Forget it. If I have to put up with all of those things, I might as well use Amazon/Netflix/whatever to get my content.

    • by Megol ( 3135005 )

      Welcome to "progress"!

    • by Dutch Gun ( 899105 ) on Saturday February 27, 2016 @03:53PM (#51599703)

      Remember DIVX [wikipedia.org] (no, not the codec), the failed attempt at rented content on physical media that required a physical connection to the internet to play? Welcome to DivX 2.0, still Hollywood's wet dream of never letting you actually own any of your own content.

      Well, physical media is going to eventually die out anyhow, and increasingly stringent DRM is going go help the process along. Honestly, I don't think Hollywood will mourn its death that much, as streaming video falls right in line with its "perpetual rental" model.

      • by Malc ( 1751 )

        Given how often I watch a film (once, normally), the DIVX format was a very good price compared with DVD. I've never understood the point of buying a massive collection of DVDs and BDs (and VHS before that) because most people I've know who did this just have them sitting on the shelf without watching them enough to break even compared to rental. Parents with very young children seem to be the exception.

    • So now my DVD player has to be connected to the Internet? Now we have new and exciting routes for evildoers and opportunities for adverts and other junk to be inserted into our media. Then you have the joy that if the DVD manufacturer goes broke - or just decides not to keep supporting the format some years from now - then all of your DVD's would just stop playing?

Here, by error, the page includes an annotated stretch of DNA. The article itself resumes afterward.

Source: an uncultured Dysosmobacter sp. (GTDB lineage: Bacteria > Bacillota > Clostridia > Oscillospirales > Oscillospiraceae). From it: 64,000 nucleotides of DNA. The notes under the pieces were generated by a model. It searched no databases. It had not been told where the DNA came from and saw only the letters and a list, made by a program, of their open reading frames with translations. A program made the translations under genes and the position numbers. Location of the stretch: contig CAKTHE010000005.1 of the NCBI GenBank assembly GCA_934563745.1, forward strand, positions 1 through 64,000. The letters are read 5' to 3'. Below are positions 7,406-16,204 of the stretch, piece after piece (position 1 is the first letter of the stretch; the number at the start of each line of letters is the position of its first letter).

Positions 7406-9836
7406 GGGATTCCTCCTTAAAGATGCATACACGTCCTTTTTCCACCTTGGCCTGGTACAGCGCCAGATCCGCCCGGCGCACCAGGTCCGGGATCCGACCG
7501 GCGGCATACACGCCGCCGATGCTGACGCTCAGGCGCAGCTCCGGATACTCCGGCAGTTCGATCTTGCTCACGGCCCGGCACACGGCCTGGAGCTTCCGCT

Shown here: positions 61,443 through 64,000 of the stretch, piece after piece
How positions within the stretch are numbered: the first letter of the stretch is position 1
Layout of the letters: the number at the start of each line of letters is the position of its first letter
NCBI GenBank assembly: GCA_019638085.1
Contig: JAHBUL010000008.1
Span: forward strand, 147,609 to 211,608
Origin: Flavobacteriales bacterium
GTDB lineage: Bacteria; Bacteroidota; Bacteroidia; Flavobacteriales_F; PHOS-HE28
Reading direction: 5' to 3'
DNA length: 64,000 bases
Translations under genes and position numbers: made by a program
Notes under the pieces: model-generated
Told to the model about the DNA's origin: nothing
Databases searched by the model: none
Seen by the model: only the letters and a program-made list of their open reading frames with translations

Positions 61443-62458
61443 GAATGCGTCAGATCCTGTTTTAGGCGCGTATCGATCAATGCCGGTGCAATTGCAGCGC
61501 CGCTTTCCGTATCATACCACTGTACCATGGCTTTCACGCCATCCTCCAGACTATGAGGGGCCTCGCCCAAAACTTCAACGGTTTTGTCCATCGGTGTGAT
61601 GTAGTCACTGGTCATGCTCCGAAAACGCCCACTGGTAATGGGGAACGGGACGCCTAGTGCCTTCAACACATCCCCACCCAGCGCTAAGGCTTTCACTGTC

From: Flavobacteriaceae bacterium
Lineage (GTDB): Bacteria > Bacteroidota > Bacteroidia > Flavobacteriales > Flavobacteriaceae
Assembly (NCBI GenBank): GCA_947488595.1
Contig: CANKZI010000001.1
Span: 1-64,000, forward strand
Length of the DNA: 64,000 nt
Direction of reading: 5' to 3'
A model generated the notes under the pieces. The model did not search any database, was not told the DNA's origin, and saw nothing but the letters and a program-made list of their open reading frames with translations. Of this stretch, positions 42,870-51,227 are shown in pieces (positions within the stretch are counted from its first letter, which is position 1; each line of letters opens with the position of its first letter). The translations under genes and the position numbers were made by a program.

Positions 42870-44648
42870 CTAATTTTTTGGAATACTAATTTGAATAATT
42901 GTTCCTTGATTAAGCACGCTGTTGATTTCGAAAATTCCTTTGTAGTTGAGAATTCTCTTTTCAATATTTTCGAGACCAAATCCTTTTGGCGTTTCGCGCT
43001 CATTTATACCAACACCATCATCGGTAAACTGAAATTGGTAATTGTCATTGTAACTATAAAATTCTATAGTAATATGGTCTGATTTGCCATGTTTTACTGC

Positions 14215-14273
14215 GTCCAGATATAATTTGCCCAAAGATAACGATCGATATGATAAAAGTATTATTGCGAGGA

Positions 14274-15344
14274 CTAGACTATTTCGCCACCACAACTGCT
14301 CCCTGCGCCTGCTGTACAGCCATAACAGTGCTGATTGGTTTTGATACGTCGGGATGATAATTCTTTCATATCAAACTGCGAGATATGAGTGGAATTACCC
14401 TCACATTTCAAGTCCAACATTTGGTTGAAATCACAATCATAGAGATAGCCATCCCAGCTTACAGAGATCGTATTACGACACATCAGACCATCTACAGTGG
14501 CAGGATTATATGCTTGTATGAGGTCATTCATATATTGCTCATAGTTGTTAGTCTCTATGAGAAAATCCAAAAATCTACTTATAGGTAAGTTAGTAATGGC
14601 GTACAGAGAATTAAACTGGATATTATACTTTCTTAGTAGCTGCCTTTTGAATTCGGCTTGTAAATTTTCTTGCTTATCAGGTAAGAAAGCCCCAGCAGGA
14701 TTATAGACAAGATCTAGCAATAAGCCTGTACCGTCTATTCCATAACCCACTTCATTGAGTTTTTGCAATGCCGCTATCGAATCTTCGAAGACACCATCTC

The entire POINT of physical media is that I can play it anywhere - and that I own the content forever. If you break either one of those (and they just broke both of them) - then I might as well stream content online and save the need for a rack with 200 disks in it cluttering up my media room.

      Forget it. If I have to put up with all of those things, I might as well use Amazon/Netflix/whatever to get my content.

      So what? Next-Gen Ultra HD Blu-Ray discs probably won't be cracked for a while and the security mechanism makes them annoying to use, why is this even news? Next-Gen Ultra HD Blu-Ray discs were rendered obsolete by streaming services long before Next-Gen Ultra HD Blu-Ray discs even hit the market. Eventually the media industry will register this but until then, if the media industry wants to pour resources into an obsolete content delivery mechanism, I applaud that because those resources would otherwise be

    • by unrtst ( 777550 )

      The entire POINT of physical media is that I can play it anywhere - and that I own the content forever. If you break either one of those (and they just broke both of them) - then I might as well stream content online and save the need for a rack with 200 disks in it cluttering up my media room.

      I mostly agree, but those aren't the only points.
      There is the matter of storage and bandwidth. Lots of people can not even stream 480p content, or 720p, let alone 1080p, and even then, it's often compressed far more than it would be on the disk.
      One hour of 1080p DV footage is roughly 12.7GB.
      One hour of UHD is roughly 110GB**.
      Blu Ray disks are 50GB.
      Compression makes all these highly variable, but in the end, you won't be able to store many movies even on TB's of space, and streaming will suck.
      Your alternativ

  • by Anonymous Coward

    Requiring the playback device to have an internet connection to use the content defeats my reason for buying physical copies in the first place.

    I don't want to lose access to the content I payed for because someone else's servers are down, nor because I don't have an internet connection at that moment. Once again, the "pirates" offer a better product: no restrictions on players, no internet connection at use, re-encode to view on other devices if I want to.

    • And don't forget that they'll still make you sit through the FBI warning and previews that you can't forward through despite the fact that you bought the movie.

  • I've personally never bought a Blu-ray disc, and very few DVD's.